Researchers recently reported in the journal Science Advances that worms genetically predisposed to contract Alzheimer’s did not show symptoms if treated with the anti-cancer drug Bexarotene. The drug would be the first of what are being called “neurostatins,” or substances designed to reduce ailments in the brain much as statins do with the cardiovascular system. The team, led by researchers from the University of Cambridge, Lund University, and the University of Gronigen, have high hopes that Bexarotene could someday be used in human subjects to stave off the debilitating disease.
According to Elaine Healy, MD, medical director and vice president of Medical Affairs at United Hebrew of New Rochelle, Alzheimer’s “is one of many neurodegenerative diseases that causes a loss of cognitive functioning.” Alzheimer’s does so by causing a buildup of proteins in the brain. Healy notes that the researchers’ approach is “somewhat interesting in that it claims to target the very first step in the cause of the death of the nerve cells during Alzheimer’s.”
Healy explains that the entire class of neurostatins has only recently emerged as a neurological counterpoint to classic statins, which were originally designed to lower cholesterol but have since proven to have a number of benefits, including anti-inflammatory and antioxidant effects. “Statins are beginning to be viewed as drugs that have a wide range of salutary effects, and neurostatins are perhaps hoped to have the same multi-modal effect on the nervous system as statins do on the cardiovascular system.” However, Healy stresses that these two classes of drugs are not chemically related.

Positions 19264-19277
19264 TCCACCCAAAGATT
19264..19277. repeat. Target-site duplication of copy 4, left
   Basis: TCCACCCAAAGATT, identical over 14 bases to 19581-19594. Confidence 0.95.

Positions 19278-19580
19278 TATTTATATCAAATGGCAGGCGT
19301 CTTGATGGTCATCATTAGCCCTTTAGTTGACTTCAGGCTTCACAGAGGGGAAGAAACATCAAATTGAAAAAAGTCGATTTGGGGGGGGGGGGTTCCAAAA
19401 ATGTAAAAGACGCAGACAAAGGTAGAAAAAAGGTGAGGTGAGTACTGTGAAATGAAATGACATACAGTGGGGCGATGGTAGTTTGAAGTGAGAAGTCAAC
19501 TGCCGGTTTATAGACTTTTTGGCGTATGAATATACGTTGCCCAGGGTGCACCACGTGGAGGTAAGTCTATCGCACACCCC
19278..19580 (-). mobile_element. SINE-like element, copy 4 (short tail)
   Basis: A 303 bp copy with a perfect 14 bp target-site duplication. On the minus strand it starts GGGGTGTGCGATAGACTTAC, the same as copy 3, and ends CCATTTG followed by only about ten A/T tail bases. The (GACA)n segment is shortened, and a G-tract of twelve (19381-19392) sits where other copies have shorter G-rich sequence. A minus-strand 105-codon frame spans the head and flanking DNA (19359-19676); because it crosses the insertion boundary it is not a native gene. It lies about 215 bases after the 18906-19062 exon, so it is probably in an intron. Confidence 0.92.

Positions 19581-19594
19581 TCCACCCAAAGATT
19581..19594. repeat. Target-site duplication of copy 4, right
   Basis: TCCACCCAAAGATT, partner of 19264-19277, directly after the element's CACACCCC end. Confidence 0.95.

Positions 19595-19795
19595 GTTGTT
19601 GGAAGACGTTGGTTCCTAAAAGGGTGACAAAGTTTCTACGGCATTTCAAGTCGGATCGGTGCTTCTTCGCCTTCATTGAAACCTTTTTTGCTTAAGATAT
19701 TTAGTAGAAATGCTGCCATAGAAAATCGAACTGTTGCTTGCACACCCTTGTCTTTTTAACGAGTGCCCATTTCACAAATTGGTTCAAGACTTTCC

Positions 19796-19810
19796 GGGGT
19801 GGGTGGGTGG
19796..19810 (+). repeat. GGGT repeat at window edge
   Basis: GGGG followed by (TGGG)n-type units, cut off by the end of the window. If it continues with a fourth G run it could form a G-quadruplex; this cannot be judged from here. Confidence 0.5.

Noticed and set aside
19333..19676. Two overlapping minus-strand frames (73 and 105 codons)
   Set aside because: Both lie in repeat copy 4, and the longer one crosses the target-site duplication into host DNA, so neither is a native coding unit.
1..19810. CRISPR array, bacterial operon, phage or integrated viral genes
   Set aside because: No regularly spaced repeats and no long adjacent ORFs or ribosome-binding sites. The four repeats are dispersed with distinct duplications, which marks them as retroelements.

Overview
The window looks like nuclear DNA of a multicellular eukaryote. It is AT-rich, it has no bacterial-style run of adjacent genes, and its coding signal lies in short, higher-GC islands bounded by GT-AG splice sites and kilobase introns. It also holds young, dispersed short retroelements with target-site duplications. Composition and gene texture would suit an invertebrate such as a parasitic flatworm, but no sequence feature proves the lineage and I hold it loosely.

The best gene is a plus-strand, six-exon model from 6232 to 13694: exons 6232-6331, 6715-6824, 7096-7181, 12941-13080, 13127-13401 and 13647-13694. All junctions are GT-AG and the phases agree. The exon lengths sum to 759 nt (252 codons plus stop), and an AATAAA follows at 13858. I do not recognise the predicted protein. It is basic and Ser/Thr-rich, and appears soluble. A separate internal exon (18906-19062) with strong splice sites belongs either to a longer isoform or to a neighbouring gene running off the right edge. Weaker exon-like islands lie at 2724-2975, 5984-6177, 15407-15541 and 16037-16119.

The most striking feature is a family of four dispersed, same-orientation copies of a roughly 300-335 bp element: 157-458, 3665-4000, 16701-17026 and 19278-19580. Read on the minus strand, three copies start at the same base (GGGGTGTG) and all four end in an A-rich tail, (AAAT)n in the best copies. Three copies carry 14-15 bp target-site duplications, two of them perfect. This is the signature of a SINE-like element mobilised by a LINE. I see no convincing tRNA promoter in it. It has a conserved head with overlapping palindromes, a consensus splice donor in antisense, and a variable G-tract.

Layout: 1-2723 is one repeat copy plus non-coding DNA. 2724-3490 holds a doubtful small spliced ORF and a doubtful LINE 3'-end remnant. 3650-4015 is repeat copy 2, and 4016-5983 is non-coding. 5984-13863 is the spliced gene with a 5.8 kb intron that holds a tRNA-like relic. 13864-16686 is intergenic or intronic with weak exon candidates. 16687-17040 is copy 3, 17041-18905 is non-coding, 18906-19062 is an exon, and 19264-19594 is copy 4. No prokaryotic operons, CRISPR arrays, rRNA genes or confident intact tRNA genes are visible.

She also is quick to warn that such advances often take years to reach human trials and that many do not pan out. “Drugs like this have rarely been used,” she states. “In 2013, this same drug was used in research and was shown to be very promising in mice. They seemed to find that it diminished the buildup of senile plaques in the brains of the mice. There was quite a bit of publicity around this and then the results were not able to be replicated.”
Healy cautions that it may be many years, if ever, before neurostatin drugs like Bexarotene find widespread use. “We have seen news like this before and it is exciting, stimulating, and encouraging, but taking this treatment from worms that are genetically predisposed to have Alzheimer’s disease to humans could take decades—if it really is, in fact, a breakthrough.”
Nevertheless, the recent study is cause for hope. “The researchers are saying they know exactly how and when abnormal proteins form in the brain and that Bexarotene suppresses the very first step in the process of the formation of these abnormal proteins,” says Healy. “So, it is attractive in this respect, in that it allegedly could be used to prevent these abnormal processes.”